[Pnews] Jesse Perez prevails: Prison guards found liable for retaliatory abuse of California’s solitary confinement policies

Prisoner News ppnews at freedomarchives.org
Tue Dec 15 11:43:48 EST 2015


    Jesse Perez prevails: Prison guards found liable for retaliatory
    abuse of California’s solitary confinement policies
    <http://sfbayview.com/2015/12/jesse-perez-prevails-prison-guards-found-liable-for-retaliatory-abuse-of-californias-solitary-confinement-policies/>

December 14, 2015
*http://sfbayview.com/2015/12/jesse-perez-prevails-prison-guards-found-liable-for-retaliatory-abuse-of-californias-solitary-confinement-policies/*
*/
by Jesse Perez/*/

San Francisco, Dec. 13, 2015/ – In what amounts to an improbable 
plaintiff victory, a federal jury unanimously found several Pelican Bay 
State Prison guards liable for retaliating against a prisoner in 
solitary confinement for successfully exercising his first amendment 
right to file a prior lawsuit against other guards. In the case, I was 
the prisoner plaintiff alleging that after favorably litigating a near 
decade‐long federal suit challenging my placement in Pelican Bay’s harsh 
isolation unit as a “gang associate,” the guard defendants conspired to 
retaliate and did retaliate against me.







The guards’ unlawful conduct, I claimed, was also spurred by my 
participation in peaceful civil disobedience actions that included the 
2011 and 2013 California prisoners’ hunger strikes as well as my 
authoring articles <http://sfbayview.com/?s=Jesse+Perez> critical of the 
department’s solitary housing policies and advocating for the scaling up 
of prisoners’ engagement in the public political process.

The retaliation at issue in the case was exacted in various forms. 
Specifically, I accused the guards of stripping me naked, trashing my 
cell, improperly taking legal documents relevant to my prior lawsuit 
(ongoing at the time), vocalizing threats about pursuing lawsuits 
against department employees and falsifying a disciplinary report with a 
gang nexus intended to keep me in solitary longer.

In defending against the lawsuit, the defendants – all guards assigned 
to the gang squad at Pelican Bay – denied the retaliatory accusations 
and argued that they were merely “following orders” and “standard 
procedures.”

On the stand, however, the factual testimony, spurious safety issues, 
ignorance asserted of the regulations governing their acts and 
rationalizations trotted in support of their defense contained gripping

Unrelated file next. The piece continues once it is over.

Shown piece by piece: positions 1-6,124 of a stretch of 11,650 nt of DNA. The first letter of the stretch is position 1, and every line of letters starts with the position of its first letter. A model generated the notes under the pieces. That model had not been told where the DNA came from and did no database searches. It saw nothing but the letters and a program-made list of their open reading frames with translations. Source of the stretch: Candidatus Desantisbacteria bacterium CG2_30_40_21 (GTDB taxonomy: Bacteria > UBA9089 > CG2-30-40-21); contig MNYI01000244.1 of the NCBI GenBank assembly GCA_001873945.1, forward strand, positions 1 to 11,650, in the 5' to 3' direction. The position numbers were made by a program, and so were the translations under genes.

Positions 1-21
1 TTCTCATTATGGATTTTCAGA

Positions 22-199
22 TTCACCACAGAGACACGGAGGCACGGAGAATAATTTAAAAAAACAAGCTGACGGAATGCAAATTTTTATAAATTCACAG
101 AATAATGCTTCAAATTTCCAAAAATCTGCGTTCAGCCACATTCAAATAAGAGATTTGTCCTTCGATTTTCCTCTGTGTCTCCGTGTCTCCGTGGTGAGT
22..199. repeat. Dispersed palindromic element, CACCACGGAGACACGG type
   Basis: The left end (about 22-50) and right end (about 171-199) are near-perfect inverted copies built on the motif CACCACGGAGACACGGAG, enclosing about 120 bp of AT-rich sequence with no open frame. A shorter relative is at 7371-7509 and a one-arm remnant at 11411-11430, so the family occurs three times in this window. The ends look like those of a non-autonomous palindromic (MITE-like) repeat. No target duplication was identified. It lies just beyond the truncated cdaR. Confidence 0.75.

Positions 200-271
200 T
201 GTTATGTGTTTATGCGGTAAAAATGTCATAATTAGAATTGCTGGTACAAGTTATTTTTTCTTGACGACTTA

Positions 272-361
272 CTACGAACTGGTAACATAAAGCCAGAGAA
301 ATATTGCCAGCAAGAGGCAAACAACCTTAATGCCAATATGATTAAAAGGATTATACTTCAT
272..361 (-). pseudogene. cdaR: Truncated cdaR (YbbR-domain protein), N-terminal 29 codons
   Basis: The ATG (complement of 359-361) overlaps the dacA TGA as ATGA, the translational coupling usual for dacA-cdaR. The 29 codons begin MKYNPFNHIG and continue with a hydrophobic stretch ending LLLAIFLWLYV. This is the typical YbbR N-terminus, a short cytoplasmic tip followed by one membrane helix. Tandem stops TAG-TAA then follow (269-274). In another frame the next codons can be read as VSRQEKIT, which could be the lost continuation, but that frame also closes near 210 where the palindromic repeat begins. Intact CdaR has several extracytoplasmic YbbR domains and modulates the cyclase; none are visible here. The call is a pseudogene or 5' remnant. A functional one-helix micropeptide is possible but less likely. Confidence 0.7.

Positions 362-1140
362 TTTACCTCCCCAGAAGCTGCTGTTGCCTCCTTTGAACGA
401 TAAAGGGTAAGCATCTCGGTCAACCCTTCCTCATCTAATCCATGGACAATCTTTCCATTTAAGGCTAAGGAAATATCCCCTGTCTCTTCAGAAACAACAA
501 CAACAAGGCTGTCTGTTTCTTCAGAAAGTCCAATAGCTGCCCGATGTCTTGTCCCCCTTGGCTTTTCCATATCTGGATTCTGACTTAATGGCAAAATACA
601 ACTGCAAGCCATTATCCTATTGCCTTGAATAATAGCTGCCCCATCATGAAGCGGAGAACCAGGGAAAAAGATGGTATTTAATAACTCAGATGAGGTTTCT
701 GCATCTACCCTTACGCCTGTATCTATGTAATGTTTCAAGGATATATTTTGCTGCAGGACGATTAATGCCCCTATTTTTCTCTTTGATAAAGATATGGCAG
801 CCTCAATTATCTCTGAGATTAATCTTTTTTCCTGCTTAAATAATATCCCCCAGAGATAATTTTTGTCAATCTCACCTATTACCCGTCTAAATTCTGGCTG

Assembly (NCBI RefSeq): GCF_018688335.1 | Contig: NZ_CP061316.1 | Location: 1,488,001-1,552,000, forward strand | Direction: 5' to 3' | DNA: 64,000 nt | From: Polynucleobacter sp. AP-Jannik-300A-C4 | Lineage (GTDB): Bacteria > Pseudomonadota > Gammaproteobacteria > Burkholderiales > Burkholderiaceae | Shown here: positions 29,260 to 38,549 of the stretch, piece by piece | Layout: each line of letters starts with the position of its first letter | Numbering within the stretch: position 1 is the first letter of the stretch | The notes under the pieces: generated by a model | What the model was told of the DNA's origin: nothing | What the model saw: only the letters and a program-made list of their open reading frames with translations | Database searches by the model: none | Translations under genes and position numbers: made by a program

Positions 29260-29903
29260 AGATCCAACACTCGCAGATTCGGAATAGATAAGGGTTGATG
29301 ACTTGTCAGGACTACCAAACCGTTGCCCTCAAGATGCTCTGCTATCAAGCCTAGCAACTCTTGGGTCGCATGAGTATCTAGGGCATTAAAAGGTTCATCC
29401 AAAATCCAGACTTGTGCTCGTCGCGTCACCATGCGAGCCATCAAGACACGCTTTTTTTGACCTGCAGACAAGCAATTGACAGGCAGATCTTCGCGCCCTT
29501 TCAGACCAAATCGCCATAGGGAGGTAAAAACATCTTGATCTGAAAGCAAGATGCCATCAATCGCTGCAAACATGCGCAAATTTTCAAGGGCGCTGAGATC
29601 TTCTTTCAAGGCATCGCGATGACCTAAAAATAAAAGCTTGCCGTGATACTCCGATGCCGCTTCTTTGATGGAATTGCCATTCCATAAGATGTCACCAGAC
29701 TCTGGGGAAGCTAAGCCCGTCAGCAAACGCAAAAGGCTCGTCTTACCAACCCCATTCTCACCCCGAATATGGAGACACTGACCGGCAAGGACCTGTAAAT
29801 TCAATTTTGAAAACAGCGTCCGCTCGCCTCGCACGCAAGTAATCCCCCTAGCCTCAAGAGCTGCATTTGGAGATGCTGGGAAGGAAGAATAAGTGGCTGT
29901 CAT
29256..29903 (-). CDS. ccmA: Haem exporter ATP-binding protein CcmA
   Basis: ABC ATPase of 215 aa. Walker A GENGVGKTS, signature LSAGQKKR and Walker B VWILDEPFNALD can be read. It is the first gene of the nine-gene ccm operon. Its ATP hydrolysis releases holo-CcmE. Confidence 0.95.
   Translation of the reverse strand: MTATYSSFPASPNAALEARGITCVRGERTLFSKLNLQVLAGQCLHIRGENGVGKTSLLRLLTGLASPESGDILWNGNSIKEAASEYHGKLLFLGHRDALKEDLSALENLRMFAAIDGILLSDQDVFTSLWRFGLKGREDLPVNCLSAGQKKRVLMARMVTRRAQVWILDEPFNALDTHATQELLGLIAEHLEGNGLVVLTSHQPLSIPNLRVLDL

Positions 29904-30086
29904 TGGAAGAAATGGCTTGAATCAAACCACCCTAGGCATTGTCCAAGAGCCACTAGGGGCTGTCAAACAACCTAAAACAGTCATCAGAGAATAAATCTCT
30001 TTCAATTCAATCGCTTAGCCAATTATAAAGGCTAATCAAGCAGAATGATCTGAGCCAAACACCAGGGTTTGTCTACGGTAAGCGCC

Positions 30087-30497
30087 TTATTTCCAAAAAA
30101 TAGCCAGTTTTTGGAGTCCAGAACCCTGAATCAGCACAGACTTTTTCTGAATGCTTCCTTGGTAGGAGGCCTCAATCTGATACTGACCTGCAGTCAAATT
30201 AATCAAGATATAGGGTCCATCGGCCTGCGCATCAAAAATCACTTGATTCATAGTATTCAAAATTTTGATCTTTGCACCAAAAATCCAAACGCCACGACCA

inconsistencies, inherent incredibility and were ultimately unpersuasive 
– at best.


      I accused the guards of stripping me naked, trashing my cell,
      improperly taking legal documents relevant to my prior lawsuit
      (ongoing at the time), vocalizing threats about pursuing lawsuits
      against department employees and falsifying a disciplinary report
      with a gang nexus intended to keep me in solitary longer.

Following the parties’ decision to rest their respective cases, a 
gender‐balanced jury of eight – acting in their fact‐finding role – 
retreated to deliberate for two days. After considering the evidence and 
counsels’ arguments, the unanimous verdict returned was against several 
of the guard defendants.

The jury saw plenty of evidence to convince them that the guards’ 
actions were not the bumbling creature of ignorance and error – but, 
rather, the well‐designed and malicious strategy to retaliate against me 
for pursuing constitutionally protected legal action in court contesting 
my placement in isolation.

While prisons are ultimately about public safety, this case lifts the 
cloak of secrecy to provide a rare window for the public to see how the 
department’s Institutional Gang Investigators (IGI) violate the public’s 
trust and abuse the practice of solitary confinement in which the state 
continues to engage.

The large number of prisoners released from isolation since the class 
action Ashker v. Brown was settled also reflects the IGI’s heavy handed 
influence in placing and retaining prisoners there under the now 
discredited and empty rhetoric of safety and security.

There is also a compelling underlying truth here, I believe. What was 
proven at trial is necessarily emblematic of a deeper pathology existing 
within the California Department of Corrections and Rehabilitation, one 
pointing unerringly to the sheer inefficiency of the “leadership” of the 
agency’s administration, and the public frankly deserves better.

This is particularly so when prison officials willingly violate the 
constitution and refuse to remedy those violations, instead choosing to 
engage in protracted litigation – which only results in greater cost for 
taxpayers.

This alone is basis to ratchet up the tempo in the growing drum‐beat 
calling for substantive reforms to the state’s correctional system.


      The large number of prisoners released from isolation since the
      class action Ashker v. Brown was settled also reflects the IGI’s
      heavy handed influence in placing and retaining prisoners there
      under the now discredited and empty rhetoric of safety and security.

The plaintiff’s prevailing case was presented at trial by the 
outstanding team from the WilmerHale law firm, attorneys Randall Lee, 
Matt Benedetto and Katie Moran. They were assisted in its preparation by 
Jessica Lewis and Tiffany Tejada‐Rodriguez as well as other incredible 
support staff that contributed to the favorable outcome.

/Send our brother some love and light: Jesse Perez, K//‐42186, PBSP 
A5-106, P.O. Box 7500, Crescent City CA 95532./

-- 
Freedom Archives 522 Valencia Street San Francisco, CA 94110 415 
863.9977 www.freedomarchives.org
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